The only thing better than shopping is shopping for a good cause. Mostly Mutts, a local non-profit animal adoption organization, is hosting their 11th annual flea market fundraiser during the month of March.

Donated items you can find at this market will include (but are not limited to): furniture, collectibles, antiques, china, crystal, kitchen supplies, tools, jewelry, art, pet supplies, handbags, accessories, books, small appliances in good working order, games, toys, storage/ organizational items, office supplies, sports equipment, garden decor, scarves, belts, video games, record albums, DVDs, Christmas décor and clothing in good condition.

All proceeds will go towards the cost of operating Mostly Mutt’s adoption facility. Mostly Mutts works to reduce the number of animals euthanized at local shelters throughout metro Atlanta.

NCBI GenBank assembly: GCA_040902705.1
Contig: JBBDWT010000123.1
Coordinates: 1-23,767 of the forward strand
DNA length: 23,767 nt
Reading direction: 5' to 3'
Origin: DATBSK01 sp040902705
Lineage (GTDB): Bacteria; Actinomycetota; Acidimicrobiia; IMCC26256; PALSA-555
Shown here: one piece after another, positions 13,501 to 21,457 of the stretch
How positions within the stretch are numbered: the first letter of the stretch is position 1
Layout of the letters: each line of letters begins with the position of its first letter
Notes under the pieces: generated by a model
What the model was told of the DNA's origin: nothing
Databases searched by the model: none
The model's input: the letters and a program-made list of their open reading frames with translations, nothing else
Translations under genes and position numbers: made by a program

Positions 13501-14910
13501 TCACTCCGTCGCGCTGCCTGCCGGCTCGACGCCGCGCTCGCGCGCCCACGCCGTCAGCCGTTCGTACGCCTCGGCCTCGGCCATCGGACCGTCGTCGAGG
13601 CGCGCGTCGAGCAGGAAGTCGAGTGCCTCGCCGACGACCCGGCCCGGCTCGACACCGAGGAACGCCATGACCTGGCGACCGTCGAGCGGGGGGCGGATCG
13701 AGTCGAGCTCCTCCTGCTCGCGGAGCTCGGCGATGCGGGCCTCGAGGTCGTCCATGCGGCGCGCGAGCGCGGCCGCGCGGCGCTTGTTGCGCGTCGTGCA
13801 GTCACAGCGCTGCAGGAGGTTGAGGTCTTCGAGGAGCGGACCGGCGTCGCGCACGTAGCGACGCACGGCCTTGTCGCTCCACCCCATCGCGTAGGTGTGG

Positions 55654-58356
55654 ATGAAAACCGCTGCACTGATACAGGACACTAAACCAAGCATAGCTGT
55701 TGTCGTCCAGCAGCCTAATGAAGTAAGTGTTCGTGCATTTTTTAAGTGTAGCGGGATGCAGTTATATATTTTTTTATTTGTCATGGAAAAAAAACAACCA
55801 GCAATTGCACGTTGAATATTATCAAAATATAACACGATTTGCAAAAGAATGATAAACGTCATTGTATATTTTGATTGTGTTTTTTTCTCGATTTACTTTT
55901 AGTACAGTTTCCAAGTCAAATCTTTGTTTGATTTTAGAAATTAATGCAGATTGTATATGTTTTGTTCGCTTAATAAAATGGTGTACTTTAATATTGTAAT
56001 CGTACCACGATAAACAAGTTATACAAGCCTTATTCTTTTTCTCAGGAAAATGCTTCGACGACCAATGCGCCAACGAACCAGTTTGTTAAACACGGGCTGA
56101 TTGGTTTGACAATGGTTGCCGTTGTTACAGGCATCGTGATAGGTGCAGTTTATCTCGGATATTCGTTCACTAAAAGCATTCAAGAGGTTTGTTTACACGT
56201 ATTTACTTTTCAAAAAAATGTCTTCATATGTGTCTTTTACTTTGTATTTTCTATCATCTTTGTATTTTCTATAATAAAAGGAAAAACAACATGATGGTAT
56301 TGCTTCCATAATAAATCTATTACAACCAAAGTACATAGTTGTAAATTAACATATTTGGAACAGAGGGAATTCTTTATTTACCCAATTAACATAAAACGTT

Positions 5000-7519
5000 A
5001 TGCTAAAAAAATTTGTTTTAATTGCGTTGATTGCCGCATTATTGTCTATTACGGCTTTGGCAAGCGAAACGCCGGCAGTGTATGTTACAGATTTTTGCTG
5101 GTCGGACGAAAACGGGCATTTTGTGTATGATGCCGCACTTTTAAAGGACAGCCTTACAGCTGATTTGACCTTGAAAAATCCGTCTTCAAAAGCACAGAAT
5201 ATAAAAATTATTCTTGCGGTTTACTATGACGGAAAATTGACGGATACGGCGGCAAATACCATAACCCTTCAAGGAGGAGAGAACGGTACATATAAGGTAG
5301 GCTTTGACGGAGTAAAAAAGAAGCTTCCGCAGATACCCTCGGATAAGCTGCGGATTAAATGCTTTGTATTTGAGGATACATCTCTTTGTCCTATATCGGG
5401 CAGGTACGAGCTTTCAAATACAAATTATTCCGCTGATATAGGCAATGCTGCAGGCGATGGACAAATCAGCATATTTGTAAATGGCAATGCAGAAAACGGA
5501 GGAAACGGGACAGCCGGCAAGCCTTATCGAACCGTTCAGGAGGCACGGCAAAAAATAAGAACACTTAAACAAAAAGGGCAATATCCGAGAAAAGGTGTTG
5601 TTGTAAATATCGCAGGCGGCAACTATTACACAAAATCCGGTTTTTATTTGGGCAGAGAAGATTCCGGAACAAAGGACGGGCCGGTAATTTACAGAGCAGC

The flea market is located at 6065 Highway 92 in Acworth. This year’s location is very easy to find – the building used to be a CVS Pharmacy and recently a furniture store called Rooms 1-2-3. The flea market will be open Wednesdays through Saturdays from 12pm-6pm from March 6 to March 30.

Since 2004, Mostly Mutts Animal Rescue has been working to reduce the number of animals euthanized at local shelters in metro Atlanta. They work closely with animal control officers to save adoptable dogs that are often moments away from being put to sleep. Often, these dogs are sick and injured and require rehabilitation. Mostly Mutts provides housing, health care, training, and physical and emotional care to them until they can be placed in a new home. Mostly Mutts holds weekly adoption events at their facility (3238 Cherokee Street in downtown Kennesaw) to help each dog find their “fur-ever home.” The rescue & adoption center hours are Monday – Saturday from 11am – 4pm.

Mostly Mutts is a non-profit organization, licensed by the Georgia Department of Agriculture, and supported by a community of dedicated volunteers. They are privately funded through donations from the community. For more information or to see the current adoptable animals at Mostly Mutts, please visit:

This article originally appeared in the March issue of EAST COBBER, on page 33. Click here to view the digital edition.